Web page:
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Netherlands Social Condition Facts

Social conditions

The Netherlands has one of the most comprehensive social insurance systems in the EU. The system is paid for with state funds, with employer contributions and with contributions from the individual. However, the costs of the system have increased as a large proportion of the population receives some kind of subsidy.

The Netherlands therefore began a major reform in the mid-1990s. The aim was to reduce the running costs of the state through privatizations, to make the complex system more efficient and to make it more abusive. Rules in occupational injury insurance have been changed so that far fewer people than before are entitled to sickness pension, while the level of compensation has been lowered.

  • Countryaah Official Site: Official statistics for population in Netherlands, including population growth, density, and estimation in next 50 years.

Employers have also been given increased responsibility for both occupational injury insurance and sickness insurance. The pension system has long risked collapsing under increased costs, but in 2006 new rules were introduced that provide lower compensation but ensure the system's survival.

Health care is largely run privately, primarily by religious or non-profit organizations. This also applies to maternal and child care.

In the Netherlands, possession, consumption and sales of small quantities of cannabis are allowed in special coffeeshops since 1976. Sales are not directly legal, but not punishable. The idea of ​​tolerating cannabis is to prevent the use of heavier drugs. The criticism has at times been sharp in neighboring countries and the laws have sharpened somewhat.

Social Conditions of NetherlandsThe Dutch women are well represented in politics and administration compared to many other countries, but at the same time the situation in the labor market is uneven, with a significantly larger proportion of women working part-time.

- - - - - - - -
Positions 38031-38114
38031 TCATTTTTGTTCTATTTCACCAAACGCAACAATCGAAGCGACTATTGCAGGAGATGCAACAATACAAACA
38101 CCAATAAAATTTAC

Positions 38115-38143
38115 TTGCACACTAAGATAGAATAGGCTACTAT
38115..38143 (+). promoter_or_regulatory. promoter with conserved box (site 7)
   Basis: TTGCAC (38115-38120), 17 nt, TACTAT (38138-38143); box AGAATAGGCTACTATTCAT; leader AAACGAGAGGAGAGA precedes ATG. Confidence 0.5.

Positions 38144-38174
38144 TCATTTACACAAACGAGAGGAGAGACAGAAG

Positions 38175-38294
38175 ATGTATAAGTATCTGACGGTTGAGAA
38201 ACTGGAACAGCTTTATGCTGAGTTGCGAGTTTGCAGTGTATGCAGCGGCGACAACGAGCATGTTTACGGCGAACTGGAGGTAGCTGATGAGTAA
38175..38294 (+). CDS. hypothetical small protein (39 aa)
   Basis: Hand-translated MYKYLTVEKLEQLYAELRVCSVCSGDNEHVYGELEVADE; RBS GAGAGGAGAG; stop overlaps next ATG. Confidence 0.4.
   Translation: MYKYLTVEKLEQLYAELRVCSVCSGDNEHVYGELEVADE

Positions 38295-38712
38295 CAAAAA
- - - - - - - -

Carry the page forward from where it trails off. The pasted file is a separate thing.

The Netherlands was the first in the world to allow same-sex marriage, following a decision in 2000 that came into force in 2001. At the same time, gays were allowed to adopt.

The following year, the country became the first in the world to allow euthanasia, in strictly regulated forms, to seriously ill patients who in a convincing way themselves asked to end their lives. Euthanasia may also be given to minors from the age of twelve, but only with parental consent. In 2017, almost 7,000 people chose to die, which corresponds to just over 4 percent of all deaths. There is also a debate about extending the euthanasia law to include even the elderly who are not sick, if they feel they have lived their lives.

Prostitution has long been allowed and in order to gain better control over the business, brothels were allowed in 1997. The ban on coupling was abolished in 2000. An effect of the permitted prostitution is a comprehensive sexual trafficking of women and children.

Discrimination due to ethnicity is not allowed, but the attitudes towards immigrants and refugees have hardened since the turn of the millennium.

FACTS - SOCIAL CONDITIONS

Infant Mortality

3 per 1000 births (2018)

Percentage of HIV infected

0.2 percent (2017)

Proportion of HIV infected among young women

0.1 percent (2017)

Proportion of HIV infected among young men

0.1 percent (2017)

Proportion of population with access to clean water

100.0 percent (2015)

Proportion of the population having access to toilets

97.7 percent (2017)

Public expenditure on health care as a percentage of GDP

10.7 percent (2015)

Public expenditure on health care per person

4,742 US dollars (2016)

Proportion of women in parliament

36 percent (2018)

2012

November

New government is formed

Prime Minister Rutte and his Liberal Deputy President form a new government across the block, with the Social Democratic Labor Party. The parties have agreed, among other things, on tax cuts and ceilings for unemployment benefits.

September

New elections are held

The Liberal Deputy CEO and the Labor Party PvdA are both moving forward when new elections are held for Parliament, receiving 41 and 38 seats, respectively. By contrast, voters Geert Wilders and the xenophobic PVV turn their backs, and the party backs from 24 to 15 seats.

May

New party leader in CDA

The Christian Democratic Party CDA appoints Sybrand van Haersma Buma as party leader.

April

The government is leaving

Prime Minister Mark Rutte submits his and the government's resignation applications and thereby pays for new elections. Before that, the government has failed to agree on the budget. The VVD and CDA have negotiated austerity measures, as the pressured economic situation has led to a higher budget deficit than EU rules allow and warnings have been made about lower credit ratings. But PVV leader Geert Wilders has described the proposals as unacceptable.

March

New leader of the Labor Party

Former Greenpeace activist Diederik Samson is elected new party leader for the Labor Party PvdA after Job Cohen, who has held the post since the summer of 2010.


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